While it’s good to be first, sometimes you have to compete with what’s already out there. That means doing it better.
There are three approaches to turning your leaderboard into the industry standard. Especially if you are already competing with other leaderboards in your market sector:
A. Build a better leaderboard technically.
Are there different metrics you could track? What metrics could / should you be capturing?
Can you track metrics that are more specific to your sector – e.g. number of retweets that include a specific hashtag
What about capturing metrics that the players have to give you (e.g. a tracking pixel on their blog)? Their own weekly circulation estimates?
What does it really mean to be an influencer in your space? Can you track metrics around ability to drive results?
Would breaking it down into several filtered boards be more appropriate and relevant? Would you have a badge for each category? Would you tweet out for each category? Should players be allowed to set which category they appear in?
Are there any geographical issues you need to sort out? Is this UK list with global audience or global list with UK audience…
Over time the top of the board might get a bit static – Do you need to change the way the score is calculated in order to see more interesting volatility on the board? e.g. change in Klout score over past month, ratio of new followers to total followers?
B. Create a better user experience for your leaderboard
Can you make the board look aesthetically more enticing? Custom design of the whole board? Should you allow players to include their bio on the board? Show the sparkline (line graphs of history) on the main board? Would a grid format look better?
Should you convert numbers into images, icons and colors – e.g. Red zone players (people with scores over 80) to make it less about competitive ranking and more about zones?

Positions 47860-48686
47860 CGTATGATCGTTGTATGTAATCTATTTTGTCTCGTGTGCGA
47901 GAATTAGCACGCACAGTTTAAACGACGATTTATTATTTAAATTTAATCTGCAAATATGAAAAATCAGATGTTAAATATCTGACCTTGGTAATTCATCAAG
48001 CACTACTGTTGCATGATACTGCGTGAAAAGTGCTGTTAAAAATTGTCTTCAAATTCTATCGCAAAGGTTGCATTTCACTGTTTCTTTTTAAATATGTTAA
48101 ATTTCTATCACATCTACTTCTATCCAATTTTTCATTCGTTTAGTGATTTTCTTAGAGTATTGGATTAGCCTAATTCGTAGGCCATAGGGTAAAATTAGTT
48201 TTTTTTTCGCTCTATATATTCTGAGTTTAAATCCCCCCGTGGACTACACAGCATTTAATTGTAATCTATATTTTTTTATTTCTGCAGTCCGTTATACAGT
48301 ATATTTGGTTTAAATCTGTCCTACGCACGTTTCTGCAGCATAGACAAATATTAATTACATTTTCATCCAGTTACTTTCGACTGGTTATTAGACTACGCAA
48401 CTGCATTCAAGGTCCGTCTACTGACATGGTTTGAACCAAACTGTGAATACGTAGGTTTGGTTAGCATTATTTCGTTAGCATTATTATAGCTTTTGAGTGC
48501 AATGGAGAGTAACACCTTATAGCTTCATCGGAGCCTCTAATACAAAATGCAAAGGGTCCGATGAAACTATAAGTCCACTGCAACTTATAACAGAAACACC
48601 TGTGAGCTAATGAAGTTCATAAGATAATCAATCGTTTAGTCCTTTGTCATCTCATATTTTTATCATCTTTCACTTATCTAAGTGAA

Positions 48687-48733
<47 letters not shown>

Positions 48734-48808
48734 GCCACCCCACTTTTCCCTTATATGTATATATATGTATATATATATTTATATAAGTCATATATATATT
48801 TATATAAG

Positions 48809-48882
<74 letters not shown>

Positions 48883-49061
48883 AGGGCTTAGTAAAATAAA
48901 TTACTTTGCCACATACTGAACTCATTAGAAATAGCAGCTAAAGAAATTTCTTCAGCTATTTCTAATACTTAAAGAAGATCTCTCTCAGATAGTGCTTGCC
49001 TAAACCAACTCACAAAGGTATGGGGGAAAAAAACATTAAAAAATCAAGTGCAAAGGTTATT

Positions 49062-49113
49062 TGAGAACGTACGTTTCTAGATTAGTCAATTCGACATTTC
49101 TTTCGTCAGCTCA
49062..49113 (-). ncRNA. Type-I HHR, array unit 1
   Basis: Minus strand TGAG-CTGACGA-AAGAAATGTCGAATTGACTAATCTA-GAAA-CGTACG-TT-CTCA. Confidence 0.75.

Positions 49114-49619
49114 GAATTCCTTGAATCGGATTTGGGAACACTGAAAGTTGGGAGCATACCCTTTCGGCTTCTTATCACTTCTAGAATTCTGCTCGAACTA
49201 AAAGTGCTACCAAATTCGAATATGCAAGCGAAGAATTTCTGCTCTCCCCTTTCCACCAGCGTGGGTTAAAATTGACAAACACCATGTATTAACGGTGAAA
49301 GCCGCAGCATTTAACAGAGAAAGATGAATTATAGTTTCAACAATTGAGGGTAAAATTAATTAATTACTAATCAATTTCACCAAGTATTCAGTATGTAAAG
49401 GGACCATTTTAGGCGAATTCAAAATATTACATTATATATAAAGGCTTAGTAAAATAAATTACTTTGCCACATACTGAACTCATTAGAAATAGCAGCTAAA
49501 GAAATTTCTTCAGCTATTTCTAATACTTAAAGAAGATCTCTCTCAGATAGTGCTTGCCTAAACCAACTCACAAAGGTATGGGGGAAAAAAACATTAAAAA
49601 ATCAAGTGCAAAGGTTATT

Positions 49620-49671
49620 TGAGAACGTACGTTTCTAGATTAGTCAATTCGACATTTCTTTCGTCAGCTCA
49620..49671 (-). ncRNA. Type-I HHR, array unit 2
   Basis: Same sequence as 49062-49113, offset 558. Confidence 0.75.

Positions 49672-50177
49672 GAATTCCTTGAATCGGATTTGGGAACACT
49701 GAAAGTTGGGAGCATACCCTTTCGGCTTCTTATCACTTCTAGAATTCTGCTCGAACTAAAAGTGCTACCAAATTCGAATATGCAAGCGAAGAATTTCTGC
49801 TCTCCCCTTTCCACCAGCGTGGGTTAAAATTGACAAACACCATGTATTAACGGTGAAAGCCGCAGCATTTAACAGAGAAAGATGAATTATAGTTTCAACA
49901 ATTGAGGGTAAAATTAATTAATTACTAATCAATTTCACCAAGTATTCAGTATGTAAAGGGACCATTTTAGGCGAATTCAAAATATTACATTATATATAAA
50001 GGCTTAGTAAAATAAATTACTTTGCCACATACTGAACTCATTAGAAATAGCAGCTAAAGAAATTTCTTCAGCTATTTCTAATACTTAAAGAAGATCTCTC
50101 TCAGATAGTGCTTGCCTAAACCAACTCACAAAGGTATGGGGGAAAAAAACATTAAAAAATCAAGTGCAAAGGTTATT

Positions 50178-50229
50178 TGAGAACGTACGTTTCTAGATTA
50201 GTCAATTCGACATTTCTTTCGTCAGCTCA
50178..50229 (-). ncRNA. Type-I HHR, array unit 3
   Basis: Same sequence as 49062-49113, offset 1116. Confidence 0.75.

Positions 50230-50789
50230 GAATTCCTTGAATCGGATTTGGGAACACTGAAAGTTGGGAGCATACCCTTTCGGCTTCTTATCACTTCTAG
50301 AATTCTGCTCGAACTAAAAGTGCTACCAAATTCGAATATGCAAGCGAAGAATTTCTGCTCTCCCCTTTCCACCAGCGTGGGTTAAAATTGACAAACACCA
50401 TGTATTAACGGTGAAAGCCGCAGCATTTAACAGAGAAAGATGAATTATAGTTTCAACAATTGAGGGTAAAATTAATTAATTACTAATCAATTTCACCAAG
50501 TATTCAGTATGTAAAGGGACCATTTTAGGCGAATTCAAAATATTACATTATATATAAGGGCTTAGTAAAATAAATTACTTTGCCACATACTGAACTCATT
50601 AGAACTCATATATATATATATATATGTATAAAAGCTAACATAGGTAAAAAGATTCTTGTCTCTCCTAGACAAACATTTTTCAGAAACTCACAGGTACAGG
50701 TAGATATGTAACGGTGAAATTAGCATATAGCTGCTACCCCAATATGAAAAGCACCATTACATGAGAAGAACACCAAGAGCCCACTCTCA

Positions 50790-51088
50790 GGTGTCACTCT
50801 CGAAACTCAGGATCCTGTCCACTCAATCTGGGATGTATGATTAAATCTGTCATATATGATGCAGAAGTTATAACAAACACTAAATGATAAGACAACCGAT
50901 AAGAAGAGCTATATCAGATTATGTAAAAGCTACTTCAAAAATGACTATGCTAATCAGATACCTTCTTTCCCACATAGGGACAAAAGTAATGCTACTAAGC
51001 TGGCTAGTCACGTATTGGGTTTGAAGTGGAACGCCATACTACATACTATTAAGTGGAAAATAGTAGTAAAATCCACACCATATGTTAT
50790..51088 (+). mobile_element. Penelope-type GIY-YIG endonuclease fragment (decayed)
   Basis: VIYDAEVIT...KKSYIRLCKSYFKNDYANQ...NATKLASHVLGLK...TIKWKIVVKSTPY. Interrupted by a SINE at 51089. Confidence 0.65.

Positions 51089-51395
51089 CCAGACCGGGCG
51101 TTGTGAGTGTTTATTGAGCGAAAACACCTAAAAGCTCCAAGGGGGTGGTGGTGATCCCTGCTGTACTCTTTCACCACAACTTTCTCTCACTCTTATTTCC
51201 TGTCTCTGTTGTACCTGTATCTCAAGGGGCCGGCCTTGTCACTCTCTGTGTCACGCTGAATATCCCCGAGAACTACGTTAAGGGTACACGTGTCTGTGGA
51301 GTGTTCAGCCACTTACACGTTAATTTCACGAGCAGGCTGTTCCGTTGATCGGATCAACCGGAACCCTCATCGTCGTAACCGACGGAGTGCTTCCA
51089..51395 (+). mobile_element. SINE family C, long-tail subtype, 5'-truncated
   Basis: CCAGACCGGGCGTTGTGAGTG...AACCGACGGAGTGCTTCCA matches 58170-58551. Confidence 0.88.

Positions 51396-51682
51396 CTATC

Can you add more functionality around the main board itself? e.g. climbers and fallers widget, search feature, better discussion, show some of the recent content, latest blog post for example, in the latest news area?
Can you improve each players personal stats page? e.g. about this player, rate this player, review this player, most recent tweets, better contact details, details of how to contact…
What about the audience user experience? Can we provide a more valuable online experience for PR teams and brands? What sort of features do they need? Keeping a personal favourites list of their top players? Finding influencers.
C. Drive more momentum and traction around the leaderboard. i.e. sponsors, freebies, awards, chat etc.
What other benefits can people get from being on the board? (note this is different from awarding prizes for board rankings which I believe you should still shy away from for now)
Can this be a lead in to other community features? e.g. virtual or real world events, an oscars style awards event
What about engaging in the more mainstream industry conversation? If you were involved in beauty you might generate lists of the top 100 most beautiful celebrities…. best make up artists in the world, best hollywood hairdressers etc.
How could you engage the player’s own audiences in their ranking? What would make a player want to tell their subscribers about your leaderboard?
Becoming the industry standard doesn’t happen overnight but long term the benefits of being the main authority for your sector become clear.
Here’s a few links to businesses that have successful become the standard for scorekeeping in their industry. Check them out for ideas on what you could do with your own board: